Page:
Aug. 23, 2020

#18 - Sandith Thandasherry - Clean energy for water transport

#18 - Sandith Thandasherry - Clean energy for water transport

A  few weeks ago, the TIME magazine carried an issue solely dedicated to global warming.It said we have a few months to take decisive action. Given all that is going around due to pandemic, upcoming US elections people sometimes tend to forget about the larger than life crisis that’s looming over us. And so I am out looking for people who were continuously working  in the midst of this pandemic to address climate change. In this week’s episode I speak with Sandith Thandessery, CEO and founder of NavAlt Solar & Electrical Boats. He is the man behind India’s first solar powered boat. 
With a Bachelor of Technology in Naval Architecture from IIT Madras and an MBA from INSEAD, France, Sandith has around two decades of industrial experience behind him. He worked in a shipyard in Gujarat for two years, after which he went to South Korea and worked across shipyards in the country. After he completed his MBA, this naval architect and entrepreneur started this journey with Navgathi, the first company that he founded to build small-capacity, solar-powered boats. 

Although solar-powered ferries are a common sight in global waterways, they were yet to sail in Indian waterways because of the high costs involved when Sandith started out. 
He soon realized that the biggest and most commercially viable sector is large passenger water transport boats. However, to initiate that business, they needed to team up with a larger player in the field.  Coincidentally, this was when AltEn, one of the world’s most experienced solar boats manufacturer was looking for a partner in India.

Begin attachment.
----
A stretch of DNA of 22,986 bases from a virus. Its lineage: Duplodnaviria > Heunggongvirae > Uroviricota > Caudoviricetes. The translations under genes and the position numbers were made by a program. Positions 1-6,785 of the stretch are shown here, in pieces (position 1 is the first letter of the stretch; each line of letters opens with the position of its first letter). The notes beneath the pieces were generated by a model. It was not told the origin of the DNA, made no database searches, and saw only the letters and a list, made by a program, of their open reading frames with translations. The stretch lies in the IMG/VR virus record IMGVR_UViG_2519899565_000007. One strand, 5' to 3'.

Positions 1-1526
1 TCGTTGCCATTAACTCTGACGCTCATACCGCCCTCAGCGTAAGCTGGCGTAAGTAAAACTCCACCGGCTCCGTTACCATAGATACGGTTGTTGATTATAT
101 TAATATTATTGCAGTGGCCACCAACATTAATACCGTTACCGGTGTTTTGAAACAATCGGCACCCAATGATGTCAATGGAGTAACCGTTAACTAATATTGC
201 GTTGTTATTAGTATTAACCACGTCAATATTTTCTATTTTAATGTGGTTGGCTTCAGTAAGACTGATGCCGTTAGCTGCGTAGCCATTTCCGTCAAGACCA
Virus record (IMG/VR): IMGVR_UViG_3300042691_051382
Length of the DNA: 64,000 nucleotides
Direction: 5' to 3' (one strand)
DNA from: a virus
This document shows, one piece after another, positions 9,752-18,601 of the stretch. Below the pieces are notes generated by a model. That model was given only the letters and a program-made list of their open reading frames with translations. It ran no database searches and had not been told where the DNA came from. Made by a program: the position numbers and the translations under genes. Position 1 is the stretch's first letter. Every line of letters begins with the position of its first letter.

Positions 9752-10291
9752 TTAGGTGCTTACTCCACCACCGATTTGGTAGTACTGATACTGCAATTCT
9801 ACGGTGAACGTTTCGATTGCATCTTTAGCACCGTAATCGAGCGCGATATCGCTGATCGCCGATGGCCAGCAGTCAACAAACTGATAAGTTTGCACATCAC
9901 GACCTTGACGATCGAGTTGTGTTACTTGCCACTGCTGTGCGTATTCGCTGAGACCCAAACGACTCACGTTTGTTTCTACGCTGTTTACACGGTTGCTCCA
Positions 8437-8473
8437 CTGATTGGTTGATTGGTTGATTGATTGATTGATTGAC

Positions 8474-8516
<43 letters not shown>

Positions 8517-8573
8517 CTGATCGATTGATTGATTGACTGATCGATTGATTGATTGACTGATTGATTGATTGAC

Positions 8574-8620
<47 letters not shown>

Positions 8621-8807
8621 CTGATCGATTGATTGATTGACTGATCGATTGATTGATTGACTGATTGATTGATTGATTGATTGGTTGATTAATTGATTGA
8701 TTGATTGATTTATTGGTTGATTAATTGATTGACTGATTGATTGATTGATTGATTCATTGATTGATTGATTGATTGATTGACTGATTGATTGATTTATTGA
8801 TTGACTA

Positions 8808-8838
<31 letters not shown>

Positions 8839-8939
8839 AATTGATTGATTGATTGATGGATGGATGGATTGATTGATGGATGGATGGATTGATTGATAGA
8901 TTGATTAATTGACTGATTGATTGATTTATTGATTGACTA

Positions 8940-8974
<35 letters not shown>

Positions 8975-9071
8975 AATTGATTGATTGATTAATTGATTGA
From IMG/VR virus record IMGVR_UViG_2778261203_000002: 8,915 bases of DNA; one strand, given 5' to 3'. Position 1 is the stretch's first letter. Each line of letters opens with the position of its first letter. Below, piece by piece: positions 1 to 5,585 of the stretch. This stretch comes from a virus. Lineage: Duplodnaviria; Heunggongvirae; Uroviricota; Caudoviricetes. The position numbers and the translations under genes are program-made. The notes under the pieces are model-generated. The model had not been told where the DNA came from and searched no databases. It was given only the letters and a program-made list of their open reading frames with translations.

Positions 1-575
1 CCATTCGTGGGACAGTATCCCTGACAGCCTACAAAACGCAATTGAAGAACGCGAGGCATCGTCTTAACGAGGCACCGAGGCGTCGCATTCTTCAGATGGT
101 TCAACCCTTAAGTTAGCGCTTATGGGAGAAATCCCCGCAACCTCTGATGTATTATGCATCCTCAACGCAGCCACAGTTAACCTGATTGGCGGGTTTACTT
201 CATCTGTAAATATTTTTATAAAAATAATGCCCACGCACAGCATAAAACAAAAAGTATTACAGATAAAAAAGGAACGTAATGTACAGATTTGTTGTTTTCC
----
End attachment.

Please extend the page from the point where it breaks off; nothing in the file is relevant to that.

NavAlt was finally formed in October 2013 and the rest as they say is history. 

In July this year, Aditya, India’s first solar powered passenger ferry built by Sandith and team won the first ever Gussies award. 

This is the world’s only international award exclusively for electric boats.  

More than 50 electric boats were nominated for this award, representing over 19 countries of manufacture, in 3 different categories. 

Aditya won in the 3rd category “ Excellence in Electric Boats Designed for Paying Passengers”.             

Every day Aditya makes 22 trips with 75 people on board – that’s 580,000 people a year – and the charging cost to top up the batteries is US$2.60 – TWO DOLLARS and SIXTY CENTS A DAY – preventing the burning of 58,000 litres of diesel and saving ₹ 4,612,000 – US$ 65,000 a year.

Aditya plies on the waterways of Kerala, a small state in South India, where Sandith’s company and operations are located. 

Kerala has been affected by global warming very severely in the past few years with heavy rainfall, flooding and landslides visiting her every year during the monsoon. 

Seeing that positive steps are being taken in the state to tackle climate change is an inspiration to the rest of the country. 

I also take personal pride since I am from Kerala. 

Aditya’s success and recognition is testimony to the fact that clean energy is the solution that we have to adopt to rewrite the climate change narrative. 

I speak to the man himself to learn more about his story and his vision for the future.